SALE OF VACATION PROPERTY ON DEATH TO ONE OR MORE CHILDREN

Your will could provide that the vacation property is to be offered for sale to one or more of your children.

When it might be considered:

  • If you wish to retain ownership until you have passed away. 
  • If you are comfortable with the children determining the ultimate ownership of the vacation property. 

Tax and probate implications:

  • The vacation property would be deemed to have been disposed of at its value immediately prior to death, with any accrued gain deemed to be realized in your final year (subject to the principal residence exemption).
  • Probate fees would be payable on the value of the vacation property. 

Issues or concerns:

  • There will need to be a mechanism for determining the purchase price and payment terms which are fair to all family members, including a provision for equalization payments, if appropriate. This should include a deadline, beyond which the executors could offer the vacation property for sale to a third party. 
  • There may be disagreements if more than one child wishes to purchase the vacation property.
  • This would favour the child or children who are more financially
  • This would also result in the non-owner children losing access to the vacation property. 

TESTAMENTARY TRUST FOR VACATION PROPERTY (CREATED BY WILL)

Rather than an outright transfer, another possibility is to use a trust in your will (a testamentary trust) to hold the vacation property. 

When it might be considered:

  • Where you wish to have someone maintain some control over the property, such as a neutral person (the trustee), due to concerns about actual or potential conflict. 
  • Where you wish to establish a trust fund to pay for the maintenance and upkeep of the vacation property. 

Tax and probate implications:

  • The vacation property would be deemed to have been disposed of at its value immediately prior to death, with any accrued gain deemed to be realized in your final year (subject to the principal residence exemption).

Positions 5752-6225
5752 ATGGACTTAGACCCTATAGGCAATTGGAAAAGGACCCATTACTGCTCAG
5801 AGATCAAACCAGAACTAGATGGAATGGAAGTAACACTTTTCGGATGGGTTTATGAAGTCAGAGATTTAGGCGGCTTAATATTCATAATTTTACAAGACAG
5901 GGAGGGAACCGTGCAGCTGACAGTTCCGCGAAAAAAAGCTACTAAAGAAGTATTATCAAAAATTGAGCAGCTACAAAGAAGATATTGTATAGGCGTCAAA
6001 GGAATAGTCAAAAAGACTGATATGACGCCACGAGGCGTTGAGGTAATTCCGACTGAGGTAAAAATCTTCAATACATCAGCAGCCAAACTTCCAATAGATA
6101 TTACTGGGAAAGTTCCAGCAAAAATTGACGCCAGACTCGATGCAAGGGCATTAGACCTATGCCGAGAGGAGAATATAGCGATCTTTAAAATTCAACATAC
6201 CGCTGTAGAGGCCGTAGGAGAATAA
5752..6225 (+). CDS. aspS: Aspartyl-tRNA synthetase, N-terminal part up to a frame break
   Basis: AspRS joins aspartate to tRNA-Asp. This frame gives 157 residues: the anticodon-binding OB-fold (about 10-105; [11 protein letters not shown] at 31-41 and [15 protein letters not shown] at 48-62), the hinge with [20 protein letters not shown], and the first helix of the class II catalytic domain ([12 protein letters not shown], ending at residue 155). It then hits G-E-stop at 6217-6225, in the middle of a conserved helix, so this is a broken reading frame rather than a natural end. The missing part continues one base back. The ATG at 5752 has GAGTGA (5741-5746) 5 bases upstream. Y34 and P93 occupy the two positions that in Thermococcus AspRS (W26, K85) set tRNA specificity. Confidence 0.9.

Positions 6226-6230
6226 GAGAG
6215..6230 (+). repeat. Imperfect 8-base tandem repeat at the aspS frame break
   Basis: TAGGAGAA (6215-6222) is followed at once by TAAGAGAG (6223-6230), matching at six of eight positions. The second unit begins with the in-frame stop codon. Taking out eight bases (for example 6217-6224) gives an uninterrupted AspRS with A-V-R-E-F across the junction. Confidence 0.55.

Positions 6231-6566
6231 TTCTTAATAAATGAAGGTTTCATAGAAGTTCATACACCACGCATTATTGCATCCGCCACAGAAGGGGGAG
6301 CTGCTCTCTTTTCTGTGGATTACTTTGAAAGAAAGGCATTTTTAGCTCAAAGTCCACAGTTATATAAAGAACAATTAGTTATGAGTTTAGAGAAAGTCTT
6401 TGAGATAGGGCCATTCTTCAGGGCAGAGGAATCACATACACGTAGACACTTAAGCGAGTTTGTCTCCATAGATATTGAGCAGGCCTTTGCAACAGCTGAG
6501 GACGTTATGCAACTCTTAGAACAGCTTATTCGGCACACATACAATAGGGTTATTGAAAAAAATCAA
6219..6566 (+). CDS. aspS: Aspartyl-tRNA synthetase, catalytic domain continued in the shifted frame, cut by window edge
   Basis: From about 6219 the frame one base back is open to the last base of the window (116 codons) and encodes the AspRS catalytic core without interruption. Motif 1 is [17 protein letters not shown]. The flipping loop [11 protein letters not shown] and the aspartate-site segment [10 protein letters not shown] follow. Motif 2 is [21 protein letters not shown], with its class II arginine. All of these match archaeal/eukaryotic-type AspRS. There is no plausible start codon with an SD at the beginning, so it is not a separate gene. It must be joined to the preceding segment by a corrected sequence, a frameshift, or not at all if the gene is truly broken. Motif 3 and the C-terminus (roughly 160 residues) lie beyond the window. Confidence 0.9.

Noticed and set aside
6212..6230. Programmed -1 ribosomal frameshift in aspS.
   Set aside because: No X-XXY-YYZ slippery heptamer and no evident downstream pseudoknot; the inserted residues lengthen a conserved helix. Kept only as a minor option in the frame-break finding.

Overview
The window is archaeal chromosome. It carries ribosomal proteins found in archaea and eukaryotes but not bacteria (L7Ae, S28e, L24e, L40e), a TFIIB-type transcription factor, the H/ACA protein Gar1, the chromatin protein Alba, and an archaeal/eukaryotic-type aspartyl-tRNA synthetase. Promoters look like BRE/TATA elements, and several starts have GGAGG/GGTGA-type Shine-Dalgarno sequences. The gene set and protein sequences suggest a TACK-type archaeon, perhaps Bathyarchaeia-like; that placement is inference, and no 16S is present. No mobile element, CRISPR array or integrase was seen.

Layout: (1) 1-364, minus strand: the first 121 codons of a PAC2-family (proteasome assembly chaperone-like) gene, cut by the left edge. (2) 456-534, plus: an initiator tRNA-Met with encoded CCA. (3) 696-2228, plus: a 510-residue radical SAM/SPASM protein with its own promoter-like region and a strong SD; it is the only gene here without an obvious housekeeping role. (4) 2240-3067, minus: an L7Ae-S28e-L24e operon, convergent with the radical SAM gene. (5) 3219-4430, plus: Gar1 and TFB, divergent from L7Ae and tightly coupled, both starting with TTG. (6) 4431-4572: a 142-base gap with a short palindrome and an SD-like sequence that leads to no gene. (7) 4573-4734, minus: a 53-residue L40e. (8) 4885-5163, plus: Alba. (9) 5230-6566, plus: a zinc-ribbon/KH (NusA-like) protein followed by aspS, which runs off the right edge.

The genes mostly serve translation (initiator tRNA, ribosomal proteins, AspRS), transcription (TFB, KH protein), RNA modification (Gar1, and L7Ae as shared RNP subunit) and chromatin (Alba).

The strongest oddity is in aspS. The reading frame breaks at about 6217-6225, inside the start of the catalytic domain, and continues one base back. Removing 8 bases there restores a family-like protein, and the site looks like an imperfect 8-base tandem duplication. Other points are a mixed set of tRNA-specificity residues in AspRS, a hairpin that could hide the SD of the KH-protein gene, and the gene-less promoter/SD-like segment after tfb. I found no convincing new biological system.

• Probate fees would be payable on the value of the vacation property. 

Issues or concerns:

  • Many of the issues discussed above with respect to a lifetime trust for the vacation property would be similar where a testamentary trust is concerned. For example, there would be similar concerns regarding the property on the 21st anniversary of the trust, trust terms dealing with the purchase of the vacation property by a beneficiary where the beneficiaries no longer wish to share it, the appointment of trustees of the trust, trust terms or trustee discretion regarding the shared use of the vacation property, and establishment of a maintenance fund. 

Other issues to consider

AVOIDING CONFLICT

As part of planning regarding the vacation property, it will be very important to ensure that the vacation property does not become a burden or a source of conflict in the family. For example, where the children are to share the ownership and use of the vacation property, conflict can arise among them regarding matters such as the allocation of expenses, scheduling the use of the vacation property, decision-making and responsibility for maintenance and repairs.

Conflict may also arise due to the tax on capital gains that must be paid when the vacation property owner dies, particularly if the vacation property passes to only one child, since the tax cost would be shared by all the children in the absence of different instructions in the will.

Regardless of whether the transfer of the vacation property is made during lifetime or by will, the use of an agreement (or trust document) is strongly recommended where there would be more than one owner of the vacation property, to set out some rules regarding the shared use and ownership. The agreement could deal with items such as:

  • scheduling the use of the vacation property
  • funding of property taxes, repairs, maintenance, improvements and other expenses
  • possible rental of the vacation property to others or the use of the vacation property by guests and friends
  • allocation of responsibility for opening and closing the vacation property
  • how decisions regarding the vacation property would be made
  • the future sale by one of the children of his or her interest in the vacation property
  • the death, mental incapacity or bankruptcy of a child. 

In planning for the transfer of the vacation property, the will or trust document (depending on which transfer method is chosen) should address the possibility of one of the children not wishing to receive an interest in the vacation property either now or at a later time. For example, if the vacation property is to be transferred by will, this possibility could be addressed by providing for an alternate gift of equal value, such as cash. Life insurance may be considered as an effective means for an equalization payment.

JOINT OWNERSHIP OR OWNERSHIP AS TENANTS IN COMMON

Some of the transfer options discussed above involve choosing whether the children will ultimately own the vacation property as joint tenants or as tenants in common.